Traveling Photographer: Soulful Sedona

Arizona offers more than one grand canyon

Valerie Millett shot this scene of snow-dusted Cathedral Rock using a Canon EOS 5D Mark II with a 70–200mm f/4L Canon EF lens; 0.5 sec at f/16, ISO 100.Valerie Millett

“My first impression of Sedona was that it looked like a movie set,” says Arizona-based photographer Valerie Millett. She first visited the area 15 years ago and was so hooked by the landscape’s beauty that she decided to move there.

Millett’s favorite Sedona hike is the West Fork Trail along the westerly fork of Oak Creek. The maintained section meanders waterside for about 3.2 miles to a narrow slot canyon known locally as the “subway” area. “I like to enter the trail before dawn so that I can catch the first warming rays of sun as they set the sandstone canyon walls aglow,” she says. “You’ll find lush hanging gardens, weeping walls, and beautiful patterns, colors, and textures in the canyon varnish.”

Slide Rock State Park, where Oak Creek glides over the naturally created slick rock chutes, is another of her favorite stops, but it’s a popular swimming hole and crowded at times, so again Millett suggests choosing an earlier hike. “The natural slides and rock formations are great to catch when the beautiful morning light bounces off the canyon walls,” she says.

Sedona’s buttes offer great sunset shooting opportunities. “The best might be the Cathedral Rock from Red Rock Crossing,” she says. “Cathedral Rock is incredibly stunning as the sun sets and casts a fiery red glow onto it.” Another favorite: Schnebly Hill Vista. This 6,000-foot vantage point, which requires a high-clearance, 4x4 vehicle to access, offers Verde Valley and Sedona views. For a more adventurous hike, try the Wet Beaver Wilderness Area. “Hiking along the Bell Trail has some of the most beautiful red rock formations, large pooled creek areas, and dense forest canopies in the region,” says Millett.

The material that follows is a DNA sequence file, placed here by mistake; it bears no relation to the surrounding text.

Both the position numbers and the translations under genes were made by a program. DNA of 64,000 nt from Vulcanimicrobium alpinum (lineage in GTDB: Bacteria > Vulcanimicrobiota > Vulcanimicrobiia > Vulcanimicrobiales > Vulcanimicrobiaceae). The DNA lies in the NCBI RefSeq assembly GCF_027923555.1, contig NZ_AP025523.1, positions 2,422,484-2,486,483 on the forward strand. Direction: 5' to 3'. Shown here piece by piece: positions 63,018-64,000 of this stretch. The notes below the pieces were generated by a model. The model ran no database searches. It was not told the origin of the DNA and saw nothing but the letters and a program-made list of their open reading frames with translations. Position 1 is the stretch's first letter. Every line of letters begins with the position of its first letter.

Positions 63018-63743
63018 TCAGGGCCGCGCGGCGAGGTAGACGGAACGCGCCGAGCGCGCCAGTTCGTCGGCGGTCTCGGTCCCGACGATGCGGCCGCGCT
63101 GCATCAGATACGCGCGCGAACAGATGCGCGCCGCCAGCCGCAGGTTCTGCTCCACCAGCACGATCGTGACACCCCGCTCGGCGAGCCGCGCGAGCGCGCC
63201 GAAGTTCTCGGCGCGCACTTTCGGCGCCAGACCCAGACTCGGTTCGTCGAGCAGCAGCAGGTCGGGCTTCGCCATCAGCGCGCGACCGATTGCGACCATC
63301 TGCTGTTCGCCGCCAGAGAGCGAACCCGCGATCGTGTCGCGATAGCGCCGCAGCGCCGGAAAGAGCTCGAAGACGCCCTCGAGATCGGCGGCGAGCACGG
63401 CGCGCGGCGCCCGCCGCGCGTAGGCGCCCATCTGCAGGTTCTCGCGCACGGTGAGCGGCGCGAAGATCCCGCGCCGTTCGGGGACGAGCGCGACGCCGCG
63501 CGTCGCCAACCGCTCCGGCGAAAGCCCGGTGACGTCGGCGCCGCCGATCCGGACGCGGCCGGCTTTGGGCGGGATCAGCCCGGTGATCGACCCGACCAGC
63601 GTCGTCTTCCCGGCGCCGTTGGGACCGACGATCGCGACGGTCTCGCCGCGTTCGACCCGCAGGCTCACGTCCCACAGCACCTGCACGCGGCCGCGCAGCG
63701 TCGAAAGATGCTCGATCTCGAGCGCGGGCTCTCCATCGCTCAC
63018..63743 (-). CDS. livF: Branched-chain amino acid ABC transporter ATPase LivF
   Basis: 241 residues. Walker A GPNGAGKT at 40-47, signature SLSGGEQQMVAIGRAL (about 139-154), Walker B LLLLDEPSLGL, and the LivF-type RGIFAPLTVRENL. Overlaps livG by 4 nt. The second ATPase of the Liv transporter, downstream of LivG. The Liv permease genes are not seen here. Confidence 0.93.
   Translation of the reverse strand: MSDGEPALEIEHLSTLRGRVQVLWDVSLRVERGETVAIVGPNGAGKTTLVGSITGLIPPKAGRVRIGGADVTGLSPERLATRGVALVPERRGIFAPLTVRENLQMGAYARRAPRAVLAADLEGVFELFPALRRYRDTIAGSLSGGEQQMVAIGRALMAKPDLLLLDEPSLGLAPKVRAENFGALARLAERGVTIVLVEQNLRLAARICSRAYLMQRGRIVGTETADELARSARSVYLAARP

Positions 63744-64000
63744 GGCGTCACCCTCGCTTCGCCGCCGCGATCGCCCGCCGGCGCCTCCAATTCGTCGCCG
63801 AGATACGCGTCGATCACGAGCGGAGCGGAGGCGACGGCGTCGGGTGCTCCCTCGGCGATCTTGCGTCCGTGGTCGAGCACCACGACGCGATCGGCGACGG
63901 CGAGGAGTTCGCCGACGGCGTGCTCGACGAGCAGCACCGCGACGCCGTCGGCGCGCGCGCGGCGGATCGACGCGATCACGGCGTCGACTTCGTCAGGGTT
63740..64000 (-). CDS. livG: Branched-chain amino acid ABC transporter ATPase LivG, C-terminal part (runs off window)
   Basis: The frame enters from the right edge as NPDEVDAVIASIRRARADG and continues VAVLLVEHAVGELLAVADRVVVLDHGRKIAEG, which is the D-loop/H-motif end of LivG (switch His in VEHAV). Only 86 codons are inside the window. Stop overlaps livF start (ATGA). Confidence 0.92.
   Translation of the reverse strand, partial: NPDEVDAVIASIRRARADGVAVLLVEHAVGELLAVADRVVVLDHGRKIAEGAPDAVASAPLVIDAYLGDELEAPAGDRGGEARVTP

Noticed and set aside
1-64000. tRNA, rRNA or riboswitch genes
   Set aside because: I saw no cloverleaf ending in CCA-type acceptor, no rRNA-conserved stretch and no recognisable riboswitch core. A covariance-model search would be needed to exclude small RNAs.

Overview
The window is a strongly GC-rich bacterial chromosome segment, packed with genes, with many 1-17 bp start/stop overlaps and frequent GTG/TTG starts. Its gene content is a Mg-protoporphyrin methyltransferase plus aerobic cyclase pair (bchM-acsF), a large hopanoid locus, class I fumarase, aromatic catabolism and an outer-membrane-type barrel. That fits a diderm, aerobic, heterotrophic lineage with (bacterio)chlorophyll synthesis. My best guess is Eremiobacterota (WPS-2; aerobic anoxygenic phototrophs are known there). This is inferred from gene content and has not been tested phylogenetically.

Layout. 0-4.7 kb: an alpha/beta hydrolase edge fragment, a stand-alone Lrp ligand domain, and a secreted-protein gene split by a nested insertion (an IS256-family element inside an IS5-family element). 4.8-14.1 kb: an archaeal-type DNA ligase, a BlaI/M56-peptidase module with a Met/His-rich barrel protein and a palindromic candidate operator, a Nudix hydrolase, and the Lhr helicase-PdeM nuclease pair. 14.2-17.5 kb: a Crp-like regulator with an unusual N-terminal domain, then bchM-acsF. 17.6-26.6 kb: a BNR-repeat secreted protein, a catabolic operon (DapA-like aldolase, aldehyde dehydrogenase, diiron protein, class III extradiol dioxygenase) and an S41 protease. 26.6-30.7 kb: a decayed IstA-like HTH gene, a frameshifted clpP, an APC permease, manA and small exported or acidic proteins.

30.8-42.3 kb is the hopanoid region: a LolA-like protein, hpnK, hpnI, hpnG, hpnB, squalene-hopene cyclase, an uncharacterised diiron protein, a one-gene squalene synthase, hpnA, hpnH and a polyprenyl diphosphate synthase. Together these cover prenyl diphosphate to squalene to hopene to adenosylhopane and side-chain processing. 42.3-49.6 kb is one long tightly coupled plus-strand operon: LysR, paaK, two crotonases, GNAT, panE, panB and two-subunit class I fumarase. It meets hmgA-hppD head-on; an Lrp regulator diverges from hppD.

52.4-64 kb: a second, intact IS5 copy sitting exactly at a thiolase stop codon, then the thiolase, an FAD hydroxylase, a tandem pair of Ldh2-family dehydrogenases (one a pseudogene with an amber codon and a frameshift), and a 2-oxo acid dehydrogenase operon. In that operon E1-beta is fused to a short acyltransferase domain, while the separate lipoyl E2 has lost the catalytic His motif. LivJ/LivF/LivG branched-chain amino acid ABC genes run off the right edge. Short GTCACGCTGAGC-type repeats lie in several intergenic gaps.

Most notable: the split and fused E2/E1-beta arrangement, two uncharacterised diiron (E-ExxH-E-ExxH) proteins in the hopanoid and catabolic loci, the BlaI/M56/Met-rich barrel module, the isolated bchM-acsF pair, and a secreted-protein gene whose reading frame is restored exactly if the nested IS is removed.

More Sedona

Arizona’s Verde Valley, home to the city of Sedona and the Coconino National Forest area, is brimming with interesting historical and natural sites. Here are five photogenic favorites, from north to south:

Pink Jeep Tours 204 North State Route 89A, Sedona. It's hard to swing a bag of crystals in Sedona without hitting a Pink Jeep. They're a great way to explore off-road sites. Eight themed excursions include custom photo tours. (Bring the crystals.)

Red Rock Balloon Adventures 105 Canyon Diablo Rd. Your Flickr pals will turn green with envy over your views of red rocks shot from a hot air balloon. Flights begin with a predawn inflation and finish with a commemorative picnic. Up, up, and away.

Jerome, Arizona About 28 miles Southwest of Sedona on SR 89A. Jerome bills itself as the "Largest Ghost Town in America." A mecca for artists of all kinds, this nearly vertical village—"one mile high with a 50-mile view"—will require a lot of memory cards.

V Bar V Heritage Site 2.8 miles east of the junction of I-17 and SR 179. The largest and best-preserved such site in the Verde Valley, it contains 1,032 photo-worthy petroglyphs.

Montezuma Castle National Monument SR 179 S and I-17 S to W. Middle Verde Rd. One of America's first national historic sites, it offers a large, photogenic pueblo lodge carved out of a mountain. Open daily.

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